Enforcing Conventional Commits using Git hooks

craicoverflow profile image Enda ・3 min read

I'm a huge fan of Conventional Commits. This relatively young specification provides a set of rules for creating an explicit, standardised commit history.

I've tried my best to follow the convention in all my projects. When I'm running low on caffeine I sometimes forget to follow the convention or let a typo slip past my eyes. To resolve this, I decided to create a dynamic commit-msg Git hook which automatically validates all of my commit messages, and prevents them from being committed if any of the conditions in the config file fail.

Creating the hook

Note: for the hook to read configuration values from a JSON file, you will need to install jq.

In your Git project, add a commit-msg hook in .git/hooks by renaming the sample script that is there already.

$ mv .git/hooks/commit-msg.sample .git/hooks/commit-msg

To start, let's read configuration values from a configuration file, which will later be added to the project's root.


# set variables
enabled=$(jq -r .enabled $config)
revert=$(jq -r .revert $config)
types=($(jq -r '.types[]' $config))
min_length=$(jq -r .length.min $config)
max_length=$(jq -r .length.max $config)

If the config file does not exist, or if the enabled property is false, we can exit the hook and skip validation.

if [[ ! -f $config || ! $enabled ]]; then
    exit 0

Building a dynamic regex string

Let's start the regex with a hat symbol (^), which indicates the beginning of the string.


If $revert is set to true, the commit message can optionally be prefixed with "revert:".

if $revert; then
    regexp="${regexp}revert: )?(\w+)("

Let's get all of the allowed types from commit-msg.config.json.

for type in "${types[@]}"

This next piece does two things. If an opening bracket comes immediately after the type, It must be closed and contain a scope. The second thing is that the type and/or scope must be followed with a colon symbol (:).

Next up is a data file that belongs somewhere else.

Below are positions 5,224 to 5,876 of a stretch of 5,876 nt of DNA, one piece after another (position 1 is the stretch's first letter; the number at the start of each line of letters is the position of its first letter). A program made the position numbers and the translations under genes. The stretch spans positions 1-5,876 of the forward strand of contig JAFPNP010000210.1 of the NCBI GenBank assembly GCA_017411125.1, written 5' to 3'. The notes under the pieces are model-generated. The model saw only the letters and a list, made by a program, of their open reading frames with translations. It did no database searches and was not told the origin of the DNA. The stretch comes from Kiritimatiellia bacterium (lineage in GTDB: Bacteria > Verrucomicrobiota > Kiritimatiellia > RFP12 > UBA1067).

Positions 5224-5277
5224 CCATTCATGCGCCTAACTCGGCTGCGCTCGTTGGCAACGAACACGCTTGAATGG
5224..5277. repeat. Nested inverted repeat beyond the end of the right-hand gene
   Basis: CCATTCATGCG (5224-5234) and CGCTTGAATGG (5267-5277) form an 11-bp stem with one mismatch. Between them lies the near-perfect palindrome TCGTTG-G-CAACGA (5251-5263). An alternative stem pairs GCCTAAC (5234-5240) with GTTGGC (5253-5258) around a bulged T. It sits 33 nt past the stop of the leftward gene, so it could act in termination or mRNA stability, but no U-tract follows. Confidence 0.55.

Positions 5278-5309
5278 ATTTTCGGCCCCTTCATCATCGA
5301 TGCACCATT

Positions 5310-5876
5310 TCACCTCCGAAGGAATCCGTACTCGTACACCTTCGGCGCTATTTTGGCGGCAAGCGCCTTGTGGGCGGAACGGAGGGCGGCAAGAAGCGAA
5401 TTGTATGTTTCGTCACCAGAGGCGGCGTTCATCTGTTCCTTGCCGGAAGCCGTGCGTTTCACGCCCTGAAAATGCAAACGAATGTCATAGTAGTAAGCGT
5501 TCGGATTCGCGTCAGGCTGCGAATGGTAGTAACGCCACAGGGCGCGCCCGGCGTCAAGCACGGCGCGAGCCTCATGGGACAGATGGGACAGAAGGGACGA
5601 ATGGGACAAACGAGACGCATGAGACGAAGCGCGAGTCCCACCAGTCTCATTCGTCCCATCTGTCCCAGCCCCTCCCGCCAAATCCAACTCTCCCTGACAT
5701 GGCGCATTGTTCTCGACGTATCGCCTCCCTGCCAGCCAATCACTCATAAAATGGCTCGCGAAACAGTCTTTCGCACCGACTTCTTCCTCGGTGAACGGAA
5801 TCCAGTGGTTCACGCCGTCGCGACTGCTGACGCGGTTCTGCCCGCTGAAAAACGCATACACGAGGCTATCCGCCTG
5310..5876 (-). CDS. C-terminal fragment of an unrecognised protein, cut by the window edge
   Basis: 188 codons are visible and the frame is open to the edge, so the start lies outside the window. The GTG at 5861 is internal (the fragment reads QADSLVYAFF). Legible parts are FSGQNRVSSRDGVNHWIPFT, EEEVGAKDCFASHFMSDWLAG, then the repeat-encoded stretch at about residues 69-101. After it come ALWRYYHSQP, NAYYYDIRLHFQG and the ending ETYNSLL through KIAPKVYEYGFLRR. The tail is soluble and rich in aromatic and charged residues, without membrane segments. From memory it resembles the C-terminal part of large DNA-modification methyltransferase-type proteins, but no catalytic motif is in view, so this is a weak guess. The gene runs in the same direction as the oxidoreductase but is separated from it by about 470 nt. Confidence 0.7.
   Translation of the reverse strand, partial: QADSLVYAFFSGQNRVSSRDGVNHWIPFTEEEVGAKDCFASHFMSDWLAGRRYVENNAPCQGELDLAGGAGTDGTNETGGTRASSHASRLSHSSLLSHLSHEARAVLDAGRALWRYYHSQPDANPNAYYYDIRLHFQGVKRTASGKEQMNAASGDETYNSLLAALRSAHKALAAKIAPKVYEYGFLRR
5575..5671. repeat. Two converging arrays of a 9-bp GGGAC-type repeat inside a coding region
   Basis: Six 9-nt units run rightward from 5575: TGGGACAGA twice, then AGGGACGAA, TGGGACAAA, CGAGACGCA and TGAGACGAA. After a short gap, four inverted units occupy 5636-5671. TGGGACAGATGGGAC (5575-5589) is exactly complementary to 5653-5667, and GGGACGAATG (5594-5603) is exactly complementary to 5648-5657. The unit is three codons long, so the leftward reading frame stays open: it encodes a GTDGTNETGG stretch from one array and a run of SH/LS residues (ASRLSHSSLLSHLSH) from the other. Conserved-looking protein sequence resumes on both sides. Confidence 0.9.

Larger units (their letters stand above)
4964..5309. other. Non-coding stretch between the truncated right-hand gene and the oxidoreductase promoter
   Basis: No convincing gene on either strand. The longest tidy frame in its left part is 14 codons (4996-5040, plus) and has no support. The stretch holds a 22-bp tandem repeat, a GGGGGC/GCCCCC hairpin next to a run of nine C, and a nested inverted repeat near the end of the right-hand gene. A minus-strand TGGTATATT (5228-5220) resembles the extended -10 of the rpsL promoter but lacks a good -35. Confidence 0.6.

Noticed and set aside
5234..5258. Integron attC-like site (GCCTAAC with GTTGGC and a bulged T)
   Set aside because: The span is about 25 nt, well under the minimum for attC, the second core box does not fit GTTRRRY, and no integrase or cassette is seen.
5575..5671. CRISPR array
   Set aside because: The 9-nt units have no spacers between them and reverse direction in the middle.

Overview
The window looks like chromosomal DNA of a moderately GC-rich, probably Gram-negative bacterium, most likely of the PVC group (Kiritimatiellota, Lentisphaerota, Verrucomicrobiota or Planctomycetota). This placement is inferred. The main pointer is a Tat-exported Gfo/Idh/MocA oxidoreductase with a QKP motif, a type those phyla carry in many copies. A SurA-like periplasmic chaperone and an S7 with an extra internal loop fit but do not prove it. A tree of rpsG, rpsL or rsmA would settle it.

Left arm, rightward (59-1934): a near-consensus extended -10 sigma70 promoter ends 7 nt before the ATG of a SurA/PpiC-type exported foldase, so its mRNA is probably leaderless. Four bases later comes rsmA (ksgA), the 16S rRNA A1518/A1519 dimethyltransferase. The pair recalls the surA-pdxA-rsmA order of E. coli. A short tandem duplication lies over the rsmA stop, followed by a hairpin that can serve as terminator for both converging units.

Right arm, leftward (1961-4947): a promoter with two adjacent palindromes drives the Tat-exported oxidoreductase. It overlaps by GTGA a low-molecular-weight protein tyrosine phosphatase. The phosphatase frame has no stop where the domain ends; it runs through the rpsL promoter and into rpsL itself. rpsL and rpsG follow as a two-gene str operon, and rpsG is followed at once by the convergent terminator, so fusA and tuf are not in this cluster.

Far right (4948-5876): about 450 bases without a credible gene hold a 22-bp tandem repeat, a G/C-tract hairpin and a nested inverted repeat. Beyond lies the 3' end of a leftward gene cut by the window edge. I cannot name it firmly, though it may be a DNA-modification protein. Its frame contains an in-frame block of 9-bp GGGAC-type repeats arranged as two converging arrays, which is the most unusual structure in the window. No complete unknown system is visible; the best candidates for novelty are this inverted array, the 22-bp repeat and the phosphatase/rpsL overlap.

regexp="${regexp})(\(.+\))?: "

Here were are setting limits on the maximum and minimum length of the message immediately after the colon.


Validating the commit message

Now that the regex has been built, let's see some examples of how the commit message could look.

revert: docs: updated table of contents
feat(user): added constructor to model
fix: incorrect URL in link

Get the first line of the commit message:

msg=$(head -1 $1)

In the following statement, we are checking if the commit message passes the regex validation. If it fails, print out a custom error message and exit the script.

if [[ ! $msg =~ $regexp ]]; then
  echo -e "\n\e[1m\e[31m[INVALID COMMIT MESSAGE]"
  echo -e "------------------------\033[0m\e[0m"
  echo -e "\e[1mValid types:\e[0m \e[34m${types[@]}\033[0m"
  echo -e "\e[1mMax length (first line):\e[0m \e[34m$max_length\033[0m"
  echo -e "\e[1mMin length (first line):\e[0m \e[34m$min_length\033[0m\n"

  # exit with an error
  exit 1


The great thing about the Conventional Commit specification is its flexibility. You choose the rules that best suit your requirements. This flexibility is why I decided to make my hook configurable. Below is a sample configuration file.

Add it to the root of your project and make sure it matches the file name in the script; which in this case is commit-msg.config.json.

    "enabled": true,
    "revert": true,
    "length": {
        "min": 1,
        "max": 52
    "types": [

Making your Git hook global

It is possible to create global Git hooks which are added to all of your projects on git init.

Enable Git templates:

git config --global init.templatedir '~/.git-templates'

Create a directory to save your global hooks:

mkdir -p ~/.git-templates/hooks

Create a commit-msg hook in ~/.git-templates/hooks/commit-msg, and make it executable:

touch ~/.git-templates/hooks/commit-msg
chmod u+x ~/.git-templates/hooks/commit-msg

You can repeat the steps from Making the hook and add them to the global commit-msg hook.


If you'd rather not do any of the above, and want a ready-to-go solution, I've made this into its own project called Sailr.

Here's how you can install Sailr:

git clone https://github.com/craicoverflow/sailr
cd sailr
make install

Posted on by:

craicoverflow profile



Software engineer at Red Hat


Editor guide

Thanks for creating this repo, but there were some issue because the syntax does not match with sh, and you should change you shebang to bash